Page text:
The antonym of testator is the noun intestate, meaning “one who dies without a will.” In Merriam-Webster.com. Last week, we discussed the importance of having a will. This week, we will shift our focus to the process of distributing the estate of a person who dies without a will.
It is important that we begin this discussion with an overview of the Surrogate’s Court, the court that oversees the estate of a decedent, with or without a will. In New York, if the decedent dies with a will, the Surrogate’s Court determines the validity of the will via a probate proceeding; designates someone to be in charge of the estate (the executor); settles any disputes that may arise between the executor and beneficiaries, creditors, or other third parties; and appoints guardians ad litem to find missing relatives, among other things.
The Surrogate’s Court also handles miscellaneous proceedings which include kinship hearings to determine heirs of the decedent, applications to open safe deposit boxes, removal of the executor/administrator/trustee, turnover proceedings, and more.
Where the decedent does not have a will, an estate administration proceeding may be commenced where the decedent’s assets will pass by operation of law. In New York, the law that governs how a deceased person’s estate is to be distributed is aptly referred to as the Intestacy Laws, and can be found in the Estates, Powers and Trusts Law (EPTL) §4-1.1. Under this law, the Surrogate’s Court is charged with determining who the “distributees” of a decedent are – meaning those who are eligible to inherit from a decedent’s estate.
Pursuant to EPTL §4-1.1, a decedent’s assets will be distributed as follows: A spouse inherits one hundred percent of the decedent’s assets if there are no children. If there are children, the surviving spouse inherits the first $50,000, plus half of the remainder; the children get the other half. For example, if there is $100,000 in the decedent’s estate, the spouse will inherit $75,000 ($50,000 + $ $25,000 [1/2 of the remaining $50,000]), and the children will inherit $25,000. If there is no spouse, the children inherit one hundred percent of the decedent’s assets. Next in line are one or both of the decedent’s parents, provided there are no children or spouse.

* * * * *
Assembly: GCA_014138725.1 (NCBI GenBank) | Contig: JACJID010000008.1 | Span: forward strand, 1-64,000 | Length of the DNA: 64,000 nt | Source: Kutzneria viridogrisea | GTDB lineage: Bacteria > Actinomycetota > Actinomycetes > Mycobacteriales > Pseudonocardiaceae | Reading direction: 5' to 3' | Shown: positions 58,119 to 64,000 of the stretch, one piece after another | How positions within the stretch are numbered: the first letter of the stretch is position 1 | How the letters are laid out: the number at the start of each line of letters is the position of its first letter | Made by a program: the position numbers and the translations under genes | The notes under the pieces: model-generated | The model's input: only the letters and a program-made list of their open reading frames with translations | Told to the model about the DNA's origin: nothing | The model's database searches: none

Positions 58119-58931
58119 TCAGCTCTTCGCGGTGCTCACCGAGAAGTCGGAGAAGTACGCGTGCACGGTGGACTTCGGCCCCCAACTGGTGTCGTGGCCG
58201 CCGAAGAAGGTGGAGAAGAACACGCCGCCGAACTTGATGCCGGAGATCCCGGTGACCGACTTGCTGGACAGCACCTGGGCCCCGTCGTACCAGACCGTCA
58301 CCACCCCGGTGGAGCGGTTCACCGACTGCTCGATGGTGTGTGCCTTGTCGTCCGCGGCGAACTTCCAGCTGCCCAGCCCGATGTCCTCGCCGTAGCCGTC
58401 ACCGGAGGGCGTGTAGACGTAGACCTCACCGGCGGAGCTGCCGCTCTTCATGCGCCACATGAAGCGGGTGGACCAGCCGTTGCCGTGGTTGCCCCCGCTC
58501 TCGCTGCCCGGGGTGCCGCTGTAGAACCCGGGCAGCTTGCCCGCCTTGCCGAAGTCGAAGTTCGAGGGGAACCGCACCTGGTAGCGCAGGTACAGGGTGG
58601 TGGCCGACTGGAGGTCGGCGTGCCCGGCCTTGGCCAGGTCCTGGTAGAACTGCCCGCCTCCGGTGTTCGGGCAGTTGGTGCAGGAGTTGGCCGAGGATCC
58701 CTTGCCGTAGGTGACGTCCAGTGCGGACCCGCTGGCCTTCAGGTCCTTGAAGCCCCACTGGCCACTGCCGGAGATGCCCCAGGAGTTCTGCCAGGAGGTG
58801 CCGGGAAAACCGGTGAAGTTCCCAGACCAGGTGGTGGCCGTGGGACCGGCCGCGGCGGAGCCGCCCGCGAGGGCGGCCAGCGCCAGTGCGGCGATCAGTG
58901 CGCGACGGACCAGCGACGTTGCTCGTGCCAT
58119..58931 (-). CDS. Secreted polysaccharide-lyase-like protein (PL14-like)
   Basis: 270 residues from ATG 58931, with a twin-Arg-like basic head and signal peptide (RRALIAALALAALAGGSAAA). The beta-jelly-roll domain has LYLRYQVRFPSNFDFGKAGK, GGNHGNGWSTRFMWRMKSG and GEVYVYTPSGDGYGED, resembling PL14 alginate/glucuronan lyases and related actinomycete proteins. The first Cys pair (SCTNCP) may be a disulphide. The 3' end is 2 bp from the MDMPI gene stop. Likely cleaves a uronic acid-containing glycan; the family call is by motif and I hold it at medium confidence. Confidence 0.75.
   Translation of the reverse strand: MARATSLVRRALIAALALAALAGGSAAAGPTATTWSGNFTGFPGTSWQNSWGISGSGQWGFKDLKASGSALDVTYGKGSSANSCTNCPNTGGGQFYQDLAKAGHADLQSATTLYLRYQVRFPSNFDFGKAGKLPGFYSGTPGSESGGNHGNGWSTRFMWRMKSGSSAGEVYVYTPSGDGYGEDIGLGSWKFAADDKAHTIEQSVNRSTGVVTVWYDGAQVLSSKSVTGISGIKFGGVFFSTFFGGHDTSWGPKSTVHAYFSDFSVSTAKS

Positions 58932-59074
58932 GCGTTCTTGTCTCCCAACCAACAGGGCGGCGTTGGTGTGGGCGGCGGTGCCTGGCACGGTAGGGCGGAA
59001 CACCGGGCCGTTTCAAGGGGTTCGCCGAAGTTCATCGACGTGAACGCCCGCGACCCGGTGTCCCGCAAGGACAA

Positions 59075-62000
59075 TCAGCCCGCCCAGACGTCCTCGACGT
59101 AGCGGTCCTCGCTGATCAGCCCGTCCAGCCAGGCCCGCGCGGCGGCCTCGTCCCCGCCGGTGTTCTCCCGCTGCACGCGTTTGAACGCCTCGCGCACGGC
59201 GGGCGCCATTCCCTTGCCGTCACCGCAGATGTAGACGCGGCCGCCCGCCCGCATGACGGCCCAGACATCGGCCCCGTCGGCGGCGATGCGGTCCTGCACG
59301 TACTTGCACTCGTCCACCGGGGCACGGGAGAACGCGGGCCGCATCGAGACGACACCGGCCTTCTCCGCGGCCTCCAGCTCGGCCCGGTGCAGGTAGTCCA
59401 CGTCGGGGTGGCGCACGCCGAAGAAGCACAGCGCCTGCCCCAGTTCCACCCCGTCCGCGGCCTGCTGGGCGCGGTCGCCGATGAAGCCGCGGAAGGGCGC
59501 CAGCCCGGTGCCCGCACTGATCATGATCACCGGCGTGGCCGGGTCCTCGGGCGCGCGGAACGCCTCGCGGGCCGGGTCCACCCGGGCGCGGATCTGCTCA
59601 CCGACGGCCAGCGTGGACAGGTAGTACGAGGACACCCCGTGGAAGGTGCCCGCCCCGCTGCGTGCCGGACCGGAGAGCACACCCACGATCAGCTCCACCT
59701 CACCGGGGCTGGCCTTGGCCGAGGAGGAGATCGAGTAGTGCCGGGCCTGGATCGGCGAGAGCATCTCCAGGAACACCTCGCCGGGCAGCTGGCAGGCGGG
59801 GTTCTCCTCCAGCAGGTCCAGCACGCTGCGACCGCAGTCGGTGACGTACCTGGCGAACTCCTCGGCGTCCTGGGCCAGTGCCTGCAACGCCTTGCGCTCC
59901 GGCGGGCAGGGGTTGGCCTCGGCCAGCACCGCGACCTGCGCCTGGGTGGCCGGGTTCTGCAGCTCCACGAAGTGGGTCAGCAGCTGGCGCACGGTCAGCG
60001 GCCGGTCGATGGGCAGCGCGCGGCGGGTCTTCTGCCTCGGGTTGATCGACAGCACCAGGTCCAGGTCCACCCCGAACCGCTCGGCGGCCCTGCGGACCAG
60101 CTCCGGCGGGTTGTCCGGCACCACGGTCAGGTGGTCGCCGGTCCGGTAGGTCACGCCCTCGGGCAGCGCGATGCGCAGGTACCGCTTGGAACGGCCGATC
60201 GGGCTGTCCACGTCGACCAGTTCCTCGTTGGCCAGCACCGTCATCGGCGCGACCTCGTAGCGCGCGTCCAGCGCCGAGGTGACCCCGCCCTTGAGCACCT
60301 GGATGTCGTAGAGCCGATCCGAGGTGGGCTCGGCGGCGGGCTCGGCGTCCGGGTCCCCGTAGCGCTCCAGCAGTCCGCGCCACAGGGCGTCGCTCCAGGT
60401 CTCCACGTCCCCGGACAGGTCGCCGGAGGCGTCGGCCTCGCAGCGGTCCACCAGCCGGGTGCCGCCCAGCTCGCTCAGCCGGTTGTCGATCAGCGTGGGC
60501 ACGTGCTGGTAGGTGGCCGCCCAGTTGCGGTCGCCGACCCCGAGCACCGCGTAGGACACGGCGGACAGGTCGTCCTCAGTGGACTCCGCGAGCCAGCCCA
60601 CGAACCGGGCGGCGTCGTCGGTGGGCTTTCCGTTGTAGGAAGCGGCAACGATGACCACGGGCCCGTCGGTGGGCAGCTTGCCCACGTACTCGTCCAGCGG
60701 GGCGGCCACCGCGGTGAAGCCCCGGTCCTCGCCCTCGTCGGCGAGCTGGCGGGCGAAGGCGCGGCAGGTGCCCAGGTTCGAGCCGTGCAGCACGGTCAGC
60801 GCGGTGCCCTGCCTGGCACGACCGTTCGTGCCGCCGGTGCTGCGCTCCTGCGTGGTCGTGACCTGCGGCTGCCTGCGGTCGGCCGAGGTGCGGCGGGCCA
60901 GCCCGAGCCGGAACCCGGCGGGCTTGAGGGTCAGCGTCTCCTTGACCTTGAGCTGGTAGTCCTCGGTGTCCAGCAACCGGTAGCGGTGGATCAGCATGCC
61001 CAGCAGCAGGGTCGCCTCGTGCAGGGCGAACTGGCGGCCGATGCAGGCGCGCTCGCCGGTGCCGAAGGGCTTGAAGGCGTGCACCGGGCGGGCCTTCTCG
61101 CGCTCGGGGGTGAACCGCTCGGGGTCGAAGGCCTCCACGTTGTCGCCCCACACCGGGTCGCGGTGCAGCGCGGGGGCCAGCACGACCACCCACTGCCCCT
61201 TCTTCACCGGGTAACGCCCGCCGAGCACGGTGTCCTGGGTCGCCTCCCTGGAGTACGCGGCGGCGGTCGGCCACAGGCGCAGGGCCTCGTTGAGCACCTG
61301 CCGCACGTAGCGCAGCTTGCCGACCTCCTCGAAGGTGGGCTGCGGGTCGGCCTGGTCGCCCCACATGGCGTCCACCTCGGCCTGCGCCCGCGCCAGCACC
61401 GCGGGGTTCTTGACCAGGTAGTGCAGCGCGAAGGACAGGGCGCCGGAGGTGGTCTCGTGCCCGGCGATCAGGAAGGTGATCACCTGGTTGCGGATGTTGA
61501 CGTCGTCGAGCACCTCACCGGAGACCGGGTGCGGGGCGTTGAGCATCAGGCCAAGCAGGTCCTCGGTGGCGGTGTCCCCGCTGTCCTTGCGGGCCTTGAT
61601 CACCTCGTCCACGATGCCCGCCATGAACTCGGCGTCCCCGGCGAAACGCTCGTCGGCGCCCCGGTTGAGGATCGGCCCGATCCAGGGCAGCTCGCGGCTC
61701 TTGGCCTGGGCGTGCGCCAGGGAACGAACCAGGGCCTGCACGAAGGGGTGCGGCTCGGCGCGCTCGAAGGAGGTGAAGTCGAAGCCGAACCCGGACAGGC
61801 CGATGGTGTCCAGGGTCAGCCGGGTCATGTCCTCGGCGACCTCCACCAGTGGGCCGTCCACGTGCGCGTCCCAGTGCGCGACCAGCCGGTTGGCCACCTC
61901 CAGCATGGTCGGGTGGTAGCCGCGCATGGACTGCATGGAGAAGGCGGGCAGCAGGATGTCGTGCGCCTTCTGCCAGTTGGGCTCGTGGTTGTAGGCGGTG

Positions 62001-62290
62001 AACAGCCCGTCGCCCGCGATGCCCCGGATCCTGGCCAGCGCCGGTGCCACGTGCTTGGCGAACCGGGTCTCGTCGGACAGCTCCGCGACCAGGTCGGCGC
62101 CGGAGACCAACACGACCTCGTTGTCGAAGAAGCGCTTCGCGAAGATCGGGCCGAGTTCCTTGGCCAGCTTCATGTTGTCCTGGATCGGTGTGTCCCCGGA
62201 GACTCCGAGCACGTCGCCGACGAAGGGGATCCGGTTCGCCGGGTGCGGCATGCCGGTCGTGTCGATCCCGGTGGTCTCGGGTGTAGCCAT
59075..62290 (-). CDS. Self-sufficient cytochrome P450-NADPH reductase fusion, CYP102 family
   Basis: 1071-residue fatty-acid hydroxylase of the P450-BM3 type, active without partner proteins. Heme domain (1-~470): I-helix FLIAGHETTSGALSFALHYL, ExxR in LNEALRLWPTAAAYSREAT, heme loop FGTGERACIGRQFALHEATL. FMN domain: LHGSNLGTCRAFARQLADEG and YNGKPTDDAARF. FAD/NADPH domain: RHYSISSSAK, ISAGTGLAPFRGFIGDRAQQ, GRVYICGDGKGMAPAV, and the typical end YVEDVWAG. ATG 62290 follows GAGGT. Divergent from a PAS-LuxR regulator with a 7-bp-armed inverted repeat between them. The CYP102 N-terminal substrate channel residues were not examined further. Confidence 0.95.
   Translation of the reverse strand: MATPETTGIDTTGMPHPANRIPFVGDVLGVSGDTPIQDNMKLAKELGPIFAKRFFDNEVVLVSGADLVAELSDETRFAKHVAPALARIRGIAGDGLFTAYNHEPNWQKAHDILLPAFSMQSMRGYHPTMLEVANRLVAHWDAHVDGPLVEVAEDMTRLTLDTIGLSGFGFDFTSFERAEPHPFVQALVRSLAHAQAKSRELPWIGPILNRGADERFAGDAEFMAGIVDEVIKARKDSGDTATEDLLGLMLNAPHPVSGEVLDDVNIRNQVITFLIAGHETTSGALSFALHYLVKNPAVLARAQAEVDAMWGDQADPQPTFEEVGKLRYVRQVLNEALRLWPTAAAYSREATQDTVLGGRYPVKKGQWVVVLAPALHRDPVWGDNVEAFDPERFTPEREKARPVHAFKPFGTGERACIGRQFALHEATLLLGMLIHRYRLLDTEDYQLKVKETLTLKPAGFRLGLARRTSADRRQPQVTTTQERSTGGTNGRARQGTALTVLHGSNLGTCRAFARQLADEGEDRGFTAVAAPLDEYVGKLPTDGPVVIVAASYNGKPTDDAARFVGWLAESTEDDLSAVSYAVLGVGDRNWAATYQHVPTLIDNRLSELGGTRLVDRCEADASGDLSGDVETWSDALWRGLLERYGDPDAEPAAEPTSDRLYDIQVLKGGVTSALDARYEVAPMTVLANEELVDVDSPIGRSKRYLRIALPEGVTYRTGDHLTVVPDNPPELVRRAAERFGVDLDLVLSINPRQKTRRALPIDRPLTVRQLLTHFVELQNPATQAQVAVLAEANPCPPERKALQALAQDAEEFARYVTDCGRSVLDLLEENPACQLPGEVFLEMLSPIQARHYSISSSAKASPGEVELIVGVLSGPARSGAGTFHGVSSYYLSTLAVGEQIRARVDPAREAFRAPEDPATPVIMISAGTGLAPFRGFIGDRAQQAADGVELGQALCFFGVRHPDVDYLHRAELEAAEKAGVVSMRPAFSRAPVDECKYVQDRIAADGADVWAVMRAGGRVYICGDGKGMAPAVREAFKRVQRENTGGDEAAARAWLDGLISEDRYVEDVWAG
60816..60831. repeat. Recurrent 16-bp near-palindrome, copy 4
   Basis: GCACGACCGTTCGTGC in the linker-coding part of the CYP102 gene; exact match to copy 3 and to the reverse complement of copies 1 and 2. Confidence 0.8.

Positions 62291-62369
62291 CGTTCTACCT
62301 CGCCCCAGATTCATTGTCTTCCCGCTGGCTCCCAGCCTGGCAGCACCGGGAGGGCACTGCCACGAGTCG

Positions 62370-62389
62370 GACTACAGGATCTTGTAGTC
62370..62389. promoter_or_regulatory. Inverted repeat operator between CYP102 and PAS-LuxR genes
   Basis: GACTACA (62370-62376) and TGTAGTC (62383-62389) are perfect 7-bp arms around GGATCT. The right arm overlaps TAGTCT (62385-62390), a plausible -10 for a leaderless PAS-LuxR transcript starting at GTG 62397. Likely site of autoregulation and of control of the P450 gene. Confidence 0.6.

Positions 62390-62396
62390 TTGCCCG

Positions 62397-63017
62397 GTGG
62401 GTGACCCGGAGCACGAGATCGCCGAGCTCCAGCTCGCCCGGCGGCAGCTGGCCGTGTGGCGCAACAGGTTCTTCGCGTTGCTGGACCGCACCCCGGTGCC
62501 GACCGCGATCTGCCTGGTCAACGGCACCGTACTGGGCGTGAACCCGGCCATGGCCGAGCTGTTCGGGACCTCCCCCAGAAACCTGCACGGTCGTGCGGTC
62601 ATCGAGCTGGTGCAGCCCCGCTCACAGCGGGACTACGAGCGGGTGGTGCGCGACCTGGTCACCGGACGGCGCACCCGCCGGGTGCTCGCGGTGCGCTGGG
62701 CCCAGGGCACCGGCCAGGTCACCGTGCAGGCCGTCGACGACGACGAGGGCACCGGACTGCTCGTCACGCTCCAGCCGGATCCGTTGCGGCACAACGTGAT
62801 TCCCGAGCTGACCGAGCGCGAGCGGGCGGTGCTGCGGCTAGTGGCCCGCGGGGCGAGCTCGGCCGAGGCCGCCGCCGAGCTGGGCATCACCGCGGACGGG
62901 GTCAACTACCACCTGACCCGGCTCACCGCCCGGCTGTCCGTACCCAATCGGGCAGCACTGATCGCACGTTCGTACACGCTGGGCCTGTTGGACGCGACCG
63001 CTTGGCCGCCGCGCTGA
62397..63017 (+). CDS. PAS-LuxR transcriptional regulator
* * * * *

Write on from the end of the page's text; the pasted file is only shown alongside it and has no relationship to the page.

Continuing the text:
If there are no parents, children or spouse, the siblings of the decedent will inherit everything. And if there are no siblings (or issue of siblings), parents, children or spouse, one-half of the decedent’s estate goes to one or both of the decedent’s surviving grandparents of one parental side, and the other one-half to one or both of the surviving grandparents of the other parental side. Are you still with me? Well suffice it to say, the law will go as far as great-grandchildren of grandparents before an estate escheats to the state.
So how does a court determine who the heirs are? By reviewing a Family Tree, which ordinarily should include the identities of relatives, whether deceased or living. This document is helpful and is routinely utilized by courts in determining the next of kin. But as witnessed in the administration of Prince’s estate, a family tree is not conclusive evidence of heirship. With over 130 million records sold, over 39 albums released, countless musical awards and inductions into Halls of Fame, Super Bowl performances, a few name changes, Prince was declared by many as a guitar virtuoso, with a musical artistry surpassed by no other. Yes, Prince was that guy. But when he passed away in 2016 at the age of fifty-seven without a will, with an estimated $300 million dollar estate, pandemonium broke loose.
The Carver County District Court, Probate Division, in Minnesota first had to determine who Prince’s heirs were. Over thirty individual claims arose, including those from alleged children and siblings. The Probate Court deemed only six of those claims to be Prince’s half-siblings and therefore, heirs of his estate. Prince was unmarried and the alleged children have failed or yet to meet their burden of proof. A similar fact pattern in New York State would have yielded the same results as both New York and Minnesota have similar intestacy laws. Four years after Prince’s death, the matter is still pending, and his six half-siblings are yet to receive their share of his estate. The aftermath of Prince’s passing has left behind confusion, a massive tax bill, unhappy heirs, and perhaps, needless court and legal expenses. Having an estate plan in place may have been an antidote to all of the confusion and financial blows to Prince’s estate.
The lesson here is that not having an estate plan in place may, and often, leads to undesired outcomes, depending on each person’s circumstance. With an estate plan, you can take the reins in determining who your beneficiaries are, whether it be a charity, your church, your friends, or relatives. Your circumstance is unique to you alone, and the intestacy laws are not designed to precluded irresponsible children, estranged spouses, or malicious cousins from inheriting from your estate. Take the time to think through your estate plan, and reduce it into writing.
FYI – If the estate of the decedent is valued at less than $50,000, then a voluntary administration proceeding can be commenced. Aside from a filing fee of $1.00, a benefit of a voluntary administration proceeding is that the process is designed to be simple, quick and cost-effective, and there are several bar associations that provide pro bono services to parties who need assistance. I can be reached at firstname.lastname@example.org. Lola Waterman, Esq.
The information provided in this article does not, and is not intended to, constitute legal advice and is for general informational purposes only. Readers of this article should contact their attorney to obtain advice with respect to any particular legal matter. The views expressed in this article are those of the individual author writing in her individual capacity only.